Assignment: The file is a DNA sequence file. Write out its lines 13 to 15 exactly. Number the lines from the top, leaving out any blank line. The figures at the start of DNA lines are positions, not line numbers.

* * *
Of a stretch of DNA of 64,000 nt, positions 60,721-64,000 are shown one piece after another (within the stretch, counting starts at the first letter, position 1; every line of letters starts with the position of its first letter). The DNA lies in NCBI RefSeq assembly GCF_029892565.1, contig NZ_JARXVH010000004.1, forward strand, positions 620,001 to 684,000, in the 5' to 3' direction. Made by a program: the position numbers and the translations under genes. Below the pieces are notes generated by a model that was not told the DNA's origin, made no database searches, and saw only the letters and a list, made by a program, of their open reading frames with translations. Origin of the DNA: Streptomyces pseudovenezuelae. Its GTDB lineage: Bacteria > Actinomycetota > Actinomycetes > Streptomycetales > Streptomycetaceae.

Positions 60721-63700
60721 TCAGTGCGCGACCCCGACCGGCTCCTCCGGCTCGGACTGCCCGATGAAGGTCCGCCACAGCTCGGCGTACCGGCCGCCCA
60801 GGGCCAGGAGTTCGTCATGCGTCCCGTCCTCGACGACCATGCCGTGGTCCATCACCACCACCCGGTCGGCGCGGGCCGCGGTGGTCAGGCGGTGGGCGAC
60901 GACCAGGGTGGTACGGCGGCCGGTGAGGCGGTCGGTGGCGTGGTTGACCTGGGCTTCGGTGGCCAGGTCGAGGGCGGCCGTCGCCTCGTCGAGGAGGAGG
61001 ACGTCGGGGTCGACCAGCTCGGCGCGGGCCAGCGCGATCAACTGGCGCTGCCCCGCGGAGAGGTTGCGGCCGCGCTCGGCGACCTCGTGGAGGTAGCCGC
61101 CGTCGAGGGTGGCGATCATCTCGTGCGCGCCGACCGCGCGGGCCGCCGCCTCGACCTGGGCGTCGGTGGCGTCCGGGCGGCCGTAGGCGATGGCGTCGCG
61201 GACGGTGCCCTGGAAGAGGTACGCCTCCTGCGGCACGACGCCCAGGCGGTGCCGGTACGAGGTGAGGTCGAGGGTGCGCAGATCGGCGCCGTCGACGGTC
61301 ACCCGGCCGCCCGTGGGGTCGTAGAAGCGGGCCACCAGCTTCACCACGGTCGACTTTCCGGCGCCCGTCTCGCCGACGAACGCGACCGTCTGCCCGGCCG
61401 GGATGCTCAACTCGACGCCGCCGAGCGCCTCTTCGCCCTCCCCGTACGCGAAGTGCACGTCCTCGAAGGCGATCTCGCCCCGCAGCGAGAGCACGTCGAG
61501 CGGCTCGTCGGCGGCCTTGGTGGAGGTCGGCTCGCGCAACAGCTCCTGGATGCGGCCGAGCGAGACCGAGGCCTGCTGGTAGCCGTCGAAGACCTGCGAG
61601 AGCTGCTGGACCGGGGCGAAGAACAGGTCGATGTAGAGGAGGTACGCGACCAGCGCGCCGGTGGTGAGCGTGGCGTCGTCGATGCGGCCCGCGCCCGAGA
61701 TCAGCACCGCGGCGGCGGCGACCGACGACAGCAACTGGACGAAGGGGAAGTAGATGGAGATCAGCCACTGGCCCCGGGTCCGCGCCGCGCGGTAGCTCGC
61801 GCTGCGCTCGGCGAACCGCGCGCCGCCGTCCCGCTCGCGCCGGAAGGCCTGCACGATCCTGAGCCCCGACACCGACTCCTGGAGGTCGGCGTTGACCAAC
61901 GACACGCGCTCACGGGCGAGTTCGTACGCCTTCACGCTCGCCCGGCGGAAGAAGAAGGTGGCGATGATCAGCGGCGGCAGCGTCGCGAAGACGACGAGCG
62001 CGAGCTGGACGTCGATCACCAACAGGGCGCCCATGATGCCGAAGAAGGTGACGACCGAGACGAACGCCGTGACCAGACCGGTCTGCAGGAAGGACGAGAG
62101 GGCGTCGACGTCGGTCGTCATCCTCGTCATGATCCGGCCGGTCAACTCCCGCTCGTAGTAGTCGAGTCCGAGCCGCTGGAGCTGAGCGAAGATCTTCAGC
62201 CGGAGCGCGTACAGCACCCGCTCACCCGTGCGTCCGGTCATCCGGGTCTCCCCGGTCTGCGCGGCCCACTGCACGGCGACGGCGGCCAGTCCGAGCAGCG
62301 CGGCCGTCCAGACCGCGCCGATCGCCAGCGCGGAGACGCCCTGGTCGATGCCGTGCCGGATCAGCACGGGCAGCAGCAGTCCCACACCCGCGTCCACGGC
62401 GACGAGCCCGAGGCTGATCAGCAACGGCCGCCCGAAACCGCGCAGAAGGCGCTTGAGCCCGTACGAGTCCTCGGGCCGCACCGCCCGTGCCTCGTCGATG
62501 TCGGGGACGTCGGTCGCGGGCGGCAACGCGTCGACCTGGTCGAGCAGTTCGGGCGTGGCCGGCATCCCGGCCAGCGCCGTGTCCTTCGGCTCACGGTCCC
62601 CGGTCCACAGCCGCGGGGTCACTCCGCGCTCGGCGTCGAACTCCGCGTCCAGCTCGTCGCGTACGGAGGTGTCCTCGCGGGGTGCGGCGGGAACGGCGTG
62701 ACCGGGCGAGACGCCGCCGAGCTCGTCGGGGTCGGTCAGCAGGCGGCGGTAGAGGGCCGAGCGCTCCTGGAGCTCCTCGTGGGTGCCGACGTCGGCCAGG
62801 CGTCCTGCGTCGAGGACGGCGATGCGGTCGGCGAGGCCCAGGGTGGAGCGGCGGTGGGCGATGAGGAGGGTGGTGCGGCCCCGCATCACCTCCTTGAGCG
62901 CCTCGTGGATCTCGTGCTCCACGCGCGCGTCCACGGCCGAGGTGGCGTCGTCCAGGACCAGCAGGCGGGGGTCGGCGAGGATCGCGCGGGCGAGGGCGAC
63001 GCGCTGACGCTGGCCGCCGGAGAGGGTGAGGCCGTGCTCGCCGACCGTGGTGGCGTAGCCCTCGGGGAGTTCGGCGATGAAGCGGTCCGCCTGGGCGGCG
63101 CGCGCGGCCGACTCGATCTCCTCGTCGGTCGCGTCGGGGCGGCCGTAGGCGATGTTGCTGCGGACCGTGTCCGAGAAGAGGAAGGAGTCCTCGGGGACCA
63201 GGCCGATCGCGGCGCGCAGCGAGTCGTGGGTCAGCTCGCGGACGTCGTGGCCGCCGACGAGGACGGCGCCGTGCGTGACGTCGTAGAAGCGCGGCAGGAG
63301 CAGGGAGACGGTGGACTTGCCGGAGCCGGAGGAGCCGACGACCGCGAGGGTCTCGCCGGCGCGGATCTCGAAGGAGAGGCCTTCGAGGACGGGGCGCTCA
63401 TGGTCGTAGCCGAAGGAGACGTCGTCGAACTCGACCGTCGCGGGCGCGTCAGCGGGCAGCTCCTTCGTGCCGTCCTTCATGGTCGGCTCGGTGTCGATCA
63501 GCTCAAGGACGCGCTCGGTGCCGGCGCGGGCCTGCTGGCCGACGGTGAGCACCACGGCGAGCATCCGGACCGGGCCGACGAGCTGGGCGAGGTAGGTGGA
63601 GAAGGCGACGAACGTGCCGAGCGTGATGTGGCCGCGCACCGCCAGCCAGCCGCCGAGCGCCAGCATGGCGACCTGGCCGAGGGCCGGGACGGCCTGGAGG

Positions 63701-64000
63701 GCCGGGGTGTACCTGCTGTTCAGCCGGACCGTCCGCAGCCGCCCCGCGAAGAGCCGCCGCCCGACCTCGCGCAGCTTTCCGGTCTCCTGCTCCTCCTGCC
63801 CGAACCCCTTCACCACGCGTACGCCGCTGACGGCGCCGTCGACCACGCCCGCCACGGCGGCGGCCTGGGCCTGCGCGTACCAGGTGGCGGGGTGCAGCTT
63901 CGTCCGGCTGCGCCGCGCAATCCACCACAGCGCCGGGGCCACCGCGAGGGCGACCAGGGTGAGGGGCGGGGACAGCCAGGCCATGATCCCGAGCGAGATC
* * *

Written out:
61701 TCAGCACCGCGGCGGCGGCGACCGACGACAGCAACTGGACGAAGGGGAAGTAGATGGAGATCAGCCACTGGCCCCGGGTCCGCGCCGCGCGGTAGCTCGC
61801 GCTGCGCTCGGCGAACCGCGCGCCGCCGTCCCGCTCGCGCCGGAAGGCCTGCACGATCCTGAGCCCCGACACCGACTCCTGGAGGTCGGCGTTGACCAAC
61901 GACACGCGCTCACGGGCGAGTTCGTACGCCTTCACGCTCGCCCGGCGGAAGAAGAAGGTGGCGATGATCAGCGGCGGCAGCGTCGCGAAGACGACGAGCG